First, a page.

The Psychological Consequences of the Holodomor in Ukraine

Authors

  • Viktoriia Gorbunova Zhytomyr Ivan Franko State University
  • Vitalii Klymchuk Institute for Social and Political Psychology of National Academy of Educational Sciences of Ukraine

DOI:

https://doi.org/10.21226/ewjus609

Abstract

The Holodomor (derived from the Ukrainian words “to kill by starvation”) (1932-33) was the largest famine in Ukrainian history. This article presents the results of a psychological study of personal attitudes to Holodomor events and of worldviews and behavioural strategies connected to famine exposure in the family histories of the survey participants. The results of a survey of 721 respondents showed (1) close connections between a respondent’s pattern of keeping silent about traumatic events that occurred during the Holodomor and the extent of suffering that the respondent’s family experienced during the Holodomor, and (2) close connections between the avoidance of Holodomor-related storytelling and a denial and devaluation of Holodomor events within families. The most common family behavioural strategies of descendants of Holodomor victims showed proper feeding, substantial food storage, and regular health check-in. The most common respondent attitudes comprised a distrust of authority, disappointment with the government, and a priority of family needs over community needs.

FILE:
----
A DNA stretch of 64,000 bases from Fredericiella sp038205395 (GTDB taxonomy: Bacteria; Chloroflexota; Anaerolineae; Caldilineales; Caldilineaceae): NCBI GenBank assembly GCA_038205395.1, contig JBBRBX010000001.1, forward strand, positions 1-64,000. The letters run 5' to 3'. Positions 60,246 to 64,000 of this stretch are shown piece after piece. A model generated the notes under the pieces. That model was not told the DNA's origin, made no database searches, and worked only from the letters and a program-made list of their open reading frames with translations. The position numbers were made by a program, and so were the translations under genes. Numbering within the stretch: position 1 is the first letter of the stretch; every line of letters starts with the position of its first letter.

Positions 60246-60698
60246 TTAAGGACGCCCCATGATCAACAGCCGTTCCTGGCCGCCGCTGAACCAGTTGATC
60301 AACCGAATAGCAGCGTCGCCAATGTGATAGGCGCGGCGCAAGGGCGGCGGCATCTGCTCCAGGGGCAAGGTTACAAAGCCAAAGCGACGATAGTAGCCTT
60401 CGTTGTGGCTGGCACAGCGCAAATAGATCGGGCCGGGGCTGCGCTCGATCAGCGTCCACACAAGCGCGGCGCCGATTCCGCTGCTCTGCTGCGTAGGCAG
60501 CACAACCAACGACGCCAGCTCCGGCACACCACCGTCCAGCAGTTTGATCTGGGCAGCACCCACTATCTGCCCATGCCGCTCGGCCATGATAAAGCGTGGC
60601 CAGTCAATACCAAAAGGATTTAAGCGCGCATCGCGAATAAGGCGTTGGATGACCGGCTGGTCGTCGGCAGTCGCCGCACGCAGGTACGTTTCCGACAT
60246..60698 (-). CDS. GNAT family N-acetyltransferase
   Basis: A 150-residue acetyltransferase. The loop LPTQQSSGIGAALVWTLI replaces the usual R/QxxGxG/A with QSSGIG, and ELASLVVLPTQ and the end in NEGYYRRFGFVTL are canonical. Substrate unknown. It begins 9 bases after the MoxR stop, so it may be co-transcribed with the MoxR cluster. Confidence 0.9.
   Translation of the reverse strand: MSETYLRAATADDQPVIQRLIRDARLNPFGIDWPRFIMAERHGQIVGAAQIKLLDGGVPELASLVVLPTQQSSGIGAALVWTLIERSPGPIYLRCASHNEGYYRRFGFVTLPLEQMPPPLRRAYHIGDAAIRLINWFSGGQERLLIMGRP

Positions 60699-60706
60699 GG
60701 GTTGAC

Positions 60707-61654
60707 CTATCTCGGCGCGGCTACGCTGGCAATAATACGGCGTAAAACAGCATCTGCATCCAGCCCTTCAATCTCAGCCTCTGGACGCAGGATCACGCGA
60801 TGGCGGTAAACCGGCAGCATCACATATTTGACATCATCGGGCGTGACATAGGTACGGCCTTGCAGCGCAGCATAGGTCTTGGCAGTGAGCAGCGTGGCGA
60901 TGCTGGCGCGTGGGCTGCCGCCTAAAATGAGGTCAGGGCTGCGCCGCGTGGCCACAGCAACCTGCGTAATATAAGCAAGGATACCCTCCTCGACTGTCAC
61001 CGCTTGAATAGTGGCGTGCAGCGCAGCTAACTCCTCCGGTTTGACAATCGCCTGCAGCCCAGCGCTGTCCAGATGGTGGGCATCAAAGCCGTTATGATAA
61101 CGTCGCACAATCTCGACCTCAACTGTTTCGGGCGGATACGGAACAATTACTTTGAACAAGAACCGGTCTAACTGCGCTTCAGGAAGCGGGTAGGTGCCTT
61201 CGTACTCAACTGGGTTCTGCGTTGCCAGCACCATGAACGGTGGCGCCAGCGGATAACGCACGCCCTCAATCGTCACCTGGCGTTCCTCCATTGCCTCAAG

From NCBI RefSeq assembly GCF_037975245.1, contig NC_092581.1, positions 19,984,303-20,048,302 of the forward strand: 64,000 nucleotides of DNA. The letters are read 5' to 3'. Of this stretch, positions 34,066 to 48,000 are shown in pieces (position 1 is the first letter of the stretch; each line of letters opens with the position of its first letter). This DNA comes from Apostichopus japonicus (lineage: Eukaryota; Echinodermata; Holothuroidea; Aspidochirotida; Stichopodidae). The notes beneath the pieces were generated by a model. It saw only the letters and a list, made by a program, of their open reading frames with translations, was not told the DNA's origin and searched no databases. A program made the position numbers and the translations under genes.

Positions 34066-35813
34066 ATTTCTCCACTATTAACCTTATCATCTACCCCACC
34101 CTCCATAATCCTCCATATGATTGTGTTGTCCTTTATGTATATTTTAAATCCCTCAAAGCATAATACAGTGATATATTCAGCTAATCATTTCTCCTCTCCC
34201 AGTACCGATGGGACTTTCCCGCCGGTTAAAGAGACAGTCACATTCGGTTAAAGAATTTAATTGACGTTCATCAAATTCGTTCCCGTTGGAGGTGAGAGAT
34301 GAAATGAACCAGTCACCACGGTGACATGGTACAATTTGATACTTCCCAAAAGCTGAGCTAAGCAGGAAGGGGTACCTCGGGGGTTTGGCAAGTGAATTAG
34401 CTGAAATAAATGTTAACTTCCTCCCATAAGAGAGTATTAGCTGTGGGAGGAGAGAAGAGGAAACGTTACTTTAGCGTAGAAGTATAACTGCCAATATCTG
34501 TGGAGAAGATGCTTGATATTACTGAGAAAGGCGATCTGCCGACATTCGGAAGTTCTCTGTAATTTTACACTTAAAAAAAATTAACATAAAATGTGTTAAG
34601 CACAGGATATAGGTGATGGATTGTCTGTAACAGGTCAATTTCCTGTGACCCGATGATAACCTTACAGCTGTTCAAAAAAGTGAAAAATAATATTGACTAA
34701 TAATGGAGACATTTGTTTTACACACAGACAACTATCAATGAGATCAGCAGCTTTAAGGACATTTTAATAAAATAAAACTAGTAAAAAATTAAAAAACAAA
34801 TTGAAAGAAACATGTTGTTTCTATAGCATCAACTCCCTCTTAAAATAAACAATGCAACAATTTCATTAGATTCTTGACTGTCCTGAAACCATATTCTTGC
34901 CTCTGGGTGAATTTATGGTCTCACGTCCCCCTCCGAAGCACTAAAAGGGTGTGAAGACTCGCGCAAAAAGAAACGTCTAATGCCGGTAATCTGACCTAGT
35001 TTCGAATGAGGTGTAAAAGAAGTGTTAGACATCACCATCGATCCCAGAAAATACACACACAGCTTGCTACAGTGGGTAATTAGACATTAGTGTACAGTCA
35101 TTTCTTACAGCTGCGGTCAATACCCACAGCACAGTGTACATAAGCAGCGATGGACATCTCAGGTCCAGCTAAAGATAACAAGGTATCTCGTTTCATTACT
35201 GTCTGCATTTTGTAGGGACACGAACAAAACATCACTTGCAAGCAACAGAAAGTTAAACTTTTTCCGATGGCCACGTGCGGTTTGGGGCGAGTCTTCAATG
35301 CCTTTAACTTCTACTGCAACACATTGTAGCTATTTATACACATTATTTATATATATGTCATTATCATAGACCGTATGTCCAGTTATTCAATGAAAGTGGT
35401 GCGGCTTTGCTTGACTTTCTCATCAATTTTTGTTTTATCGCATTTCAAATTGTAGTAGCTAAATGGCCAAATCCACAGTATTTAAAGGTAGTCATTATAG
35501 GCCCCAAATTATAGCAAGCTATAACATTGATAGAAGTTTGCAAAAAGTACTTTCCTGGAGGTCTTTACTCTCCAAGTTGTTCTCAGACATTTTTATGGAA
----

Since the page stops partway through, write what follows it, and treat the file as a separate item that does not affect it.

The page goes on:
Author Biographies

Viktoriia Gorbunova, Zhytomyr Ivan Franko State University

Senior Developer of the “Mental Health. Solutions” Project and Professor at Zhytomyr State University, Ukraine.

Vitalii Klymchuk, Institute for Social and Political Psychology of National Academy of Educational Sciences of Ukraine

Director of the “Mental Health. Solutions” Project and Senior Researcher at the Institute of Social and Political Psychology (Kyiv, Ukraine).

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Published

2020-10-26